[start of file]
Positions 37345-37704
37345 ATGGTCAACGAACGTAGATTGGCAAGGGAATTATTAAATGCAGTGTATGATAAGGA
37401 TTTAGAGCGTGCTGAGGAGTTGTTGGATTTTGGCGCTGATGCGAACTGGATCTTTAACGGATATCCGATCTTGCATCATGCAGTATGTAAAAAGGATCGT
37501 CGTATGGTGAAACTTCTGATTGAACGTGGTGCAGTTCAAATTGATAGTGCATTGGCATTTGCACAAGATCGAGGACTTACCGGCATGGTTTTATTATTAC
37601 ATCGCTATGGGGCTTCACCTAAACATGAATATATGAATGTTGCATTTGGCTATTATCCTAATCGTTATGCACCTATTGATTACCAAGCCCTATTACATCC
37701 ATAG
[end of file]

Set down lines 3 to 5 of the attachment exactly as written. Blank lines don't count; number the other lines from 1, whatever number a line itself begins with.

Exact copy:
37401 TTTAGAGCGTGCTGAGGAGTTGTTGGATTTTGGCGCTGATGCGAACTGGATCTTTAACGGATATCCGATCTTGCATCATGCAGTATGTAAAAAGGATCGT
37501 CGTATGGTGAAACTTCTGATTGAACGTGGTGCAGTTCAAATTGATAGTGCATTGGCATTTGCACAAGATCGAGGACTTACCGGCATGGTTTTATTATTAC
37601 ATCGCTATGGGGCTTCACCTAAACATGAATATATGAATGTTGCATTTGGCTATTATCCTAATCGTTATGCACCTATTGATTACCAAGCCCTATTACATCC